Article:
Formula One has never been about a direct progression from track to street, but its relevance has rarely been lower than in recent years. In an effort to scrabble back some relationship to what's going on in the outside world and at the same time improve its image with the eco-conscious, the Formula One Teams Association has announced a carbon emissions reduction program.

The program will be measured by an external audit team from Trucost, an environmental research and analysis organization. The audit will measure the effectiveness of measures taken to reduce carbon emissions from F1 testing and racing. The FOTA says that measures already taken to "improve efficiencies and restrict resources" and additional measures planned for the future will help the series cut its total carbon output by 12.4 percent by 2012, when compared to the 2009 season.

“Formula One is fundamentally about efficiency – how to squeeze performance within the restrictions of physics and the rules... We also believe that the engineering excellence that exists within Formula One will have a part to play in the inevitable shift to more carbon efficient transportation," said Simon Thomas, CEO of Trucost. What form that technology will take, and whether it will successfully transition to road cars in an acceptable time frame, remains to be seen.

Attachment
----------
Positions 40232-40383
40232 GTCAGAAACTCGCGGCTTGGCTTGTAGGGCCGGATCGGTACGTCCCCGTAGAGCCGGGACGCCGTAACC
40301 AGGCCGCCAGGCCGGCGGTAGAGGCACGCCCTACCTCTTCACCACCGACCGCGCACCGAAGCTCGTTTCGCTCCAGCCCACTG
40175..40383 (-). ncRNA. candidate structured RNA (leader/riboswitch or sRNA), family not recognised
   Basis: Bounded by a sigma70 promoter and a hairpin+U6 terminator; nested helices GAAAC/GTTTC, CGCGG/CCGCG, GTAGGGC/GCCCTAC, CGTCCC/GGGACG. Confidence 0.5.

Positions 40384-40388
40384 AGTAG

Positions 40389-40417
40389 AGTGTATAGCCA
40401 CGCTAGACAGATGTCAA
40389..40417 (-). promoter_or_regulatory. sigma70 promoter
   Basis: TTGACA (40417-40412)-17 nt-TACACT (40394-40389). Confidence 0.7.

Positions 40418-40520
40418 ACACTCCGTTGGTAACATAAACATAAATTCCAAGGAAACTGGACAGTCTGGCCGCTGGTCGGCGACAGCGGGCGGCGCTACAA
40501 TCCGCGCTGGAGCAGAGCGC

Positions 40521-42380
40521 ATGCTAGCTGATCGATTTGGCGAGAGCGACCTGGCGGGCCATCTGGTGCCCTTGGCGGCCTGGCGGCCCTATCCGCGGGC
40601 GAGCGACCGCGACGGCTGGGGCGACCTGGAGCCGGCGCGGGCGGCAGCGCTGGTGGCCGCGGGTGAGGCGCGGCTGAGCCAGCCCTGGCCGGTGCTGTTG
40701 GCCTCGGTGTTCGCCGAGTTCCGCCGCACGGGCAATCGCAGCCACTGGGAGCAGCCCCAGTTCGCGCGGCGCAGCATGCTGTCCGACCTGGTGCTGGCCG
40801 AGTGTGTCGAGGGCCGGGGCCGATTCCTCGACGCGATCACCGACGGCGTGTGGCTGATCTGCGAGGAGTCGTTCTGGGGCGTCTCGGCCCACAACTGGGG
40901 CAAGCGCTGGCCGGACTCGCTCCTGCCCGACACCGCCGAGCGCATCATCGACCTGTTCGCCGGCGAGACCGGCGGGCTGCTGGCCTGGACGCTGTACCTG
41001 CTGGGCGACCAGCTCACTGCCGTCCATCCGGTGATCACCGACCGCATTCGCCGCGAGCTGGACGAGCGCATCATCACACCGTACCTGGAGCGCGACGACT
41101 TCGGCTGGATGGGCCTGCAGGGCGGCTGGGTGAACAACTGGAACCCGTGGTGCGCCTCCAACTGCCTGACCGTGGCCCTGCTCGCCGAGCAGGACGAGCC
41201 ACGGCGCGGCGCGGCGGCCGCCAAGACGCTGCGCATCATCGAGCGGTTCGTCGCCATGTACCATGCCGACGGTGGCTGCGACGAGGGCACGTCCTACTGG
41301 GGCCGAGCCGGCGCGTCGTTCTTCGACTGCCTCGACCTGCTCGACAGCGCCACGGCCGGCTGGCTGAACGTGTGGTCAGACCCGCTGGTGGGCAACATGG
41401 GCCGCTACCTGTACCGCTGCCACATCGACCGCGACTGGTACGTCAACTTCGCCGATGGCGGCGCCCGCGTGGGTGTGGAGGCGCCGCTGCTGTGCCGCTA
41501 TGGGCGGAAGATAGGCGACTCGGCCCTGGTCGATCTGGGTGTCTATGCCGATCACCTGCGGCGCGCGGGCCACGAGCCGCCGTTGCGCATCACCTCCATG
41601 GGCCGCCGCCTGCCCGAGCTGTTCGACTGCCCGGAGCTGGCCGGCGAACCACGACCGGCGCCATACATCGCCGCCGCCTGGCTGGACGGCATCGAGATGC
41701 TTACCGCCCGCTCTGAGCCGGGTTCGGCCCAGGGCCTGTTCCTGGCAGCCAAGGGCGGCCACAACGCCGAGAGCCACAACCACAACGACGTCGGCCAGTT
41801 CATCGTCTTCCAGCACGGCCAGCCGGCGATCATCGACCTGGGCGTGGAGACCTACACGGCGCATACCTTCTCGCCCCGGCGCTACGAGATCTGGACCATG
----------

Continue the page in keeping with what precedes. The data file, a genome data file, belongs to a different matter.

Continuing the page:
The FOTA is already working with the FIA to write new powertrain rules for 2013 that will incorporate some form of fuel-saving technology. Turbocharging, KERS, and other technologies could be on the docket, though no firm plans have emerged yet.

[FOTA, Ferrari]